Welcome to the MirOS Project!

Sponsored by
HostEurope Logo

Welcome to the MirOS Project!

MirOS BSD & MirPorts Framework – a wonderful operating system for a world of peace

What is MirOS?

MirOS BSD is a secure operating system from the BSD family for 32-bit i386 and sparc systems. It is based on 4.4BSD-Lite (mostly OpenBSD, some NetBSD®). The MirPorts Framework is a portable ports tree to facilitate the installation of additional software. The project also releases some portable software: mksh, a pdksh-based shell; PaxMirabilis, an archiver for various formats; MirMake, a framework for building software; MirNroff, an AT&T nroff based man page (and text document) formatter; MirCksum, a flexible checksumming and hash generation tool; and some more.

If you want to know more about these programs, visit the About MirOS page or read our advertisement or flyer (deutsch/German, français/French). Please note the BSD-Licence(7), especially the advertising clauses.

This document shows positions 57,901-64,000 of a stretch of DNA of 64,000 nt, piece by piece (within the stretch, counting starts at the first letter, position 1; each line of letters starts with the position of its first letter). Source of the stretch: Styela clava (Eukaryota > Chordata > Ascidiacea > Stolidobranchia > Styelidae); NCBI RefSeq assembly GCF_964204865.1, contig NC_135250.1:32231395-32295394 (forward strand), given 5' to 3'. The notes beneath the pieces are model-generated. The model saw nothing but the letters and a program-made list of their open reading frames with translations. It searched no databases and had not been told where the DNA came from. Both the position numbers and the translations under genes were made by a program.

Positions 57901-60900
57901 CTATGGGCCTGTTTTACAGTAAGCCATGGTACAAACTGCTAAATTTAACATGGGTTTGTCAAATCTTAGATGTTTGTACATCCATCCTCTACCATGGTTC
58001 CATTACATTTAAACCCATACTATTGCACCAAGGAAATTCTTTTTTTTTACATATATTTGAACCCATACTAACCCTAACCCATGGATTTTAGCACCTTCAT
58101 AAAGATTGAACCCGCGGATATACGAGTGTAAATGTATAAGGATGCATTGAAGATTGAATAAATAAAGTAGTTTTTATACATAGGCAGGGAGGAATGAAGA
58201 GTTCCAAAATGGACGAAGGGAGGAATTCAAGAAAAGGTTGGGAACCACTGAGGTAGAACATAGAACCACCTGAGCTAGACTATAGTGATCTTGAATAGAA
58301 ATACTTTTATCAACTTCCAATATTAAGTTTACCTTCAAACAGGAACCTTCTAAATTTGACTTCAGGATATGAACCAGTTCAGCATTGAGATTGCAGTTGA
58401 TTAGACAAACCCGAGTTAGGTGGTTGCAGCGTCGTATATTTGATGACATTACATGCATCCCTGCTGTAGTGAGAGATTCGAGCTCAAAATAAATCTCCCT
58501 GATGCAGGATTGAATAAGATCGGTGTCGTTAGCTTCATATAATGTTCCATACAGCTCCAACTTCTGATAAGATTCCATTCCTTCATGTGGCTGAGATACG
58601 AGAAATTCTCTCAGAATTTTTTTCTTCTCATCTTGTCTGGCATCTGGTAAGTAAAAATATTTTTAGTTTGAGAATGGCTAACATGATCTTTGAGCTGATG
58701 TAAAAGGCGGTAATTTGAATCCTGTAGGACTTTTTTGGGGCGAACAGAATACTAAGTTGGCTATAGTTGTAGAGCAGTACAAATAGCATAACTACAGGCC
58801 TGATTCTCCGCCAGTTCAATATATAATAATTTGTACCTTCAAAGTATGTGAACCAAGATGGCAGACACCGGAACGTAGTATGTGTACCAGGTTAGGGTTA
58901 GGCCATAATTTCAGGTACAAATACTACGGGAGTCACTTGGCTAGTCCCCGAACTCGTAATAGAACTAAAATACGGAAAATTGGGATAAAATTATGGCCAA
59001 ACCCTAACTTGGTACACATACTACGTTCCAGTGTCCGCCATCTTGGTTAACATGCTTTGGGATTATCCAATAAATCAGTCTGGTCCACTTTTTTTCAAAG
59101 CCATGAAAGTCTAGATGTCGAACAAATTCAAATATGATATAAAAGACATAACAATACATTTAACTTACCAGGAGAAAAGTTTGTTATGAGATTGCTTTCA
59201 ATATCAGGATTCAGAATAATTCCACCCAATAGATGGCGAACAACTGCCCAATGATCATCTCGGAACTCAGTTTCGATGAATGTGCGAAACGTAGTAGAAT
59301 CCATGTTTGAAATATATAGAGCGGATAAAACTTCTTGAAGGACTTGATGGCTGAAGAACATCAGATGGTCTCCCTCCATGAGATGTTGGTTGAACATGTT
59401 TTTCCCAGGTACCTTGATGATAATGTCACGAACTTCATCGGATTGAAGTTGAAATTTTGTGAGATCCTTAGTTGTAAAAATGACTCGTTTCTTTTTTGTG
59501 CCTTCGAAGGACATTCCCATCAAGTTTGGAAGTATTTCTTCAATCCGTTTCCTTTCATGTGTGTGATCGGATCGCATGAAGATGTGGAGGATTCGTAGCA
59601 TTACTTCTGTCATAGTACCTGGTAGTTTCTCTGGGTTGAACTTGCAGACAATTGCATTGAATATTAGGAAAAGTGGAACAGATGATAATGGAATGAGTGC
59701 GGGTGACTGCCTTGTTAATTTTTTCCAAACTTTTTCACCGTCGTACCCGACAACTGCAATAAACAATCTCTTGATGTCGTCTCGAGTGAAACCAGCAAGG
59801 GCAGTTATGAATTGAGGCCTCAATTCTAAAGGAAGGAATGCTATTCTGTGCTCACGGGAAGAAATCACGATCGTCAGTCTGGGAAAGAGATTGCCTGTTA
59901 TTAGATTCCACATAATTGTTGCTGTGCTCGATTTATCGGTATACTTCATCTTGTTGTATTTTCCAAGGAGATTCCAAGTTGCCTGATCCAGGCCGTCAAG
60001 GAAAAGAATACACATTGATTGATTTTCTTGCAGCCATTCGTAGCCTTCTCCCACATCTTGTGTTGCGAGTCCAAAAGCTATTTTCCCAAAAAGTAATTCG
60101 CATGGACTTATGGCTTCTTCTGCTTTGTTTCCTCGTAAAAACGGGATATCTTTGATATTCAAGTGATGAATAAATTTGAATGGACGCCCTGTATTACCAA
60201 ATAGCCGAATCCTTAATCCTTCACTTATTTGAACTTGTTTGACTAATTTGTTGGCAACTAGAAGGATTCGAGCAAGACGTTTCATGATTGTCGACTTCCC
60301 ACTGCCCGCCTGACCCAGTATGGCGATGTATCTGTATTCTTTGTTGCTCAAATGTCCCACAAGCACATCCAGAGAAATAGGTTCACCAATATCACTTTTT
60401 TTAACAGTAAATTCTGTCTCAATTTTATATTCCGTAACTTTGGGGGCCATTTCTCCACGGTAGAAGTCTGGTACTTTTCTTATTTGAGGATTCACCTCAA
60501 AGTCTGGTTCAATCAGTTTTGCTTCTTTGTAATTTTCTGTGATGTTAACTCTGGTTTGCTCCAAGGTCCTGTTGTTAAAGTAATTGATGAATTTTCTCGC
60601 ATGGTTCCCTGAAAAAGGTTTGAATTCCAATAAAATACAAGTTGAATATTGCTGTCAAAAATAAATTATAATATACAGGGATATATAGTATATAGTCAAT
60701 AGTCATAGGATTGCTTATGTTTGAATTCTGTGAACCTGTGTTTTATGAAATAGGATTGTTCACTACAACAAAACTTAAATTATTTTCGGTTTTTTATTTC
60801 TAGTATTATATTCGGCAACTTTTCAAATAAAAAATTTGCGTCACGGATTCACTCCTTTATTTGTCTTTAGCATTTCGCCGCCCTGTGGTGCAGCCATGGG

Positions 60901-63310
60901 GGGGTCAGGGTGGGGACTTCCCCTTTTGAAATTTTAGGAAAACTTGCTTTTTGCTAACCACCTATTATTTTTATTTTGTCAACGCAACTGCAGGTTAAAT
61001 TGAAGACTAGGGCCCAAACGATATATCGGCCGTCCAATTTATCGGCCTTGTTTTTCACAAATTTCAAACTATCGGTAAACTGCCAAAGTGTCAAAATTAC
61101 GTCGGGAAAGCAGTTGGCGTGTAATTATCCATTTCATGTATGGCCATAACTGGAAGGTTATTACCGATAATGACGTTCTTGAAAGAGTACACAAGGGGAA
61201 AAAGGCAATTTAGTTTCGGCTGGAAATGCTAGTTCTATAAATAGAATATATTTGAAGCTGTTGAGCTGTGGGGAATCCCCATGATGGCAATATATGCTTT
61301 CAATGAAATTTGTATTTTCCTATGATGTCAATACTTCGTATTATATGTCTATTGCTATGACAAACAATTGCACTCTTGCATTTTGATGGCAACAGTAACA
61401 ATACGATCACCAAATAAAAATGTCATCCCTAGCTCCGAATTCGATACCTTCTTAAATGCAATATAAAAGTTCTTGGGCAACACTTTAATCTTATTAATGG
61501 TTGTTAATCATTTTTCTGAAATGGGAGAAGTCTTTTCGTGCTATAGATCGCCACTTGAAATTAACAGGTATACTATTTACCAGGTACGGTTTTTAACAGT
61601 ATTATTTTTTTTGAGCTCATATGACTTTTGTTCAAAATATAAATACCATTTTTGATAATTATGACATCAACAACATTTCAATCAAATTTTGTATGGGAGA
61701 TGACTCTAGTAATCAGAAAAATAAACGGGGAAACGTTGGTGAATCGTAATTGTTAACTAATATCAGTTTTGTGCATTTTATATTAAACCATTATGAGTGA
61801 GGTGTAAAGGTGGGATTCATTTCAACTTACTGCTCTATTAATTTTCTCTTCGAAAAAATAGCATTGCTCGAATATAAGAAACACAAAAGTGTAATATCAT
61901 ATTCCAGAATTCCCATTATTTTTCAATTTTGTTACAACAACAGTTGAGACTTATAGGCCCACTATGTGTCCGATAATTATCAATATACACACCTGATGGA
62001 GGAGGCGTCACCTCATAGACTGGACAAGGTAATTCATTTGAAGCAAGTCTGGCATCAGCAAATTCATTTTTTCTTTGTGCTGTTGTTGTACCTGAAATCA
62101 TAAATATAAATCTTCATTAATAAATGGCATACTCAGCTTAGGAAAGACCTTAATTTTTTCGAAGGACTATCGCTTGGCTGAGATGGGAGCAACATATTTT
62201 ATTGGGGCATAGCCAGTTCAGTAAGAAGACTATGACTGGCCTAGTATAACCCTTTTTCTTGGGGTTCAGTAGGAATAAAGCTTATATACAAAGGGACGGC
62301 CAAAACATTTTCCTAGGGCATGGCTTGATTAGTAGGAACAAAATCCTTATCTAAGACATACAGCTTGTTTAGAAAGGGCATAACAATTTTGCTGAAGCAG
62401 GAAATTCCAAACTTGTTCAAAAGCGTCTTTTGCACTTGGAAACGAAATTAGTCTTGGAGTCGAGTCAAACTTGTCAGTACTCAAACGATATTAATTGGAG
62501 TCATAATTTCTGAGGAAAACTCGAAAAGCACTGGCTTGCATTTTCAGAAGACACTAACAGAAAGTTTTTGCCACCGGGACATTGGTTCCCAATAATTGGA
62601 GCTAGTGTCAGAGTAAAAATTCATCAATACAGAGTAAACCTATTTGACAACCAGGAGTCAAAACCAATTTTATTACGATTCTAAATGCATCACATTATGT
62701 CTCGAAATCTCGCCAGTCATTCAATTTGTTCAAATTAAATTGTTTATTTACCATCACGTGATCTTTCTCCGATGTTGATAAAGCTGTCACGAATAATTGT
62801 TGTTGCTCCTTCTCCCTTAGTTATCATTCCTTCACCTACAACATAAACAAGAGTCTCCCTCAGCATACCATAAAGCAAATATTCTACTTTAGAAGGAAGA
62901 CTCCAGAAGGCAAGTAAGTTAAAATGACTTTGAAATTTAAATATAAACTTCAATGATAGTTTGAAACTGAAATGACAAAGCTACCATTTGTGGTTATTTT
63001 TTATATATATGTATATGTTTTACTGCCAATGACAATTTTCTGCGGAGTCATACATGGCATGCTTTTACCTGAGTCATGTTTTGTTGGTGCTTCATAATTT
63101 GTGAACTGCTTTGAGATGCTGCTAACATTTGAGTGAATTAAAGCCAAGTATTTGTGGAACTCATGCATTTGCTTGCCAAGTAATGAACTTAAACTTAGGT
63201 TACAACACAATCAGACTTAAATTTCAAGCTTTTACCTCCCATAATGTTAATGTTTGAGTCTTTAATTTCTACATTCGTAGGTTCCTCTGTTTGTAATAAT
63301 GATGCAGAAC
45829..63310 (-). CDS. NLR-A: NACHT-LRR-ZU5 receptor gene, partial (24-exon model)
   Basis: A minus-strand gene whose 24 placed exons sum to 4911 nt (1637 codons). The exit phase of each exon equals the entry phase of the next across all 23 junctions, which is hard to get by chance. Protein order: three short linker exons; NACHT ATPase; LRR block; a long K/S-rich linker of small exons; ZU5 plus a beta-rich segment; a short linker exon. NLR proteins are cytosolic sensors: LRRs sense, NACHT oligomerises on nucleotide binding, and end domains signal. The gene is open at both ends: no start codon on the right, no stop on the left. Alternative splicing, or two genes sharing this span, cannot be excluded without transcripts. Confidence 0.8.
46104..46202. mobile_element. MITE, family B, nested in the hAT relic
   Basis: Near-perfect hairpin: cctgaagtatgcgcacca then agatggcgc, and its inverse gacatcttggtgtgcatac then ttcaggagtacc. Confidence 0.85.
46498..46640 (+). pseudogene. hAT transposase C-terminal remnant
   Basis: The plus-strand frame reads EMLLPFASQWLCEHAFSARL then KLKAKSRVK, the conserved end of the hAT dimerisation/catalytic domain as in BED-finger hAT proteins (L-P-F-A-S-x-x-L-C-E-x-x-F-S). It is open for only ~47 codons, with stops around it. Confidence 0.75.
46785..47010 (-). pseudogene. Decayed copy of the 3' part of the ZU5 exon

News

All announcements from the MirOS team are cryptographically signed using gzsig(1) in order to prevent abuse of our name and provide integrity of distfiles. In case of doubt, ask via IRC.

Fearing loss of the server or the hard disc when reporting the hard disc issue I postponed that and created a snapshot (for i386) and a CVS repository snapshot and uploaded them first then backed up everything worthwhile on fish and created myself some custom rescue media.

(Some background info – this server is from 2006, and back then, they usually cost around 100 €, while this is partially sponsored. I was fearing stopping of the sponsoring or shutdown of such an old real iron hardware even though it works fine for my needs.)

Then I shut the server down and asked HostEurope support to check the HDD and, if possible, when replacing, put the old HDD into the second slot (I checked, the PowerEdge 750 has two of them). With a big German dedicated hoster that shall stay unnamed (it’s not the Uffline one), even with a RAID 1 you’re SOL because they refuse to just swap the discs, but I decided to try anyway.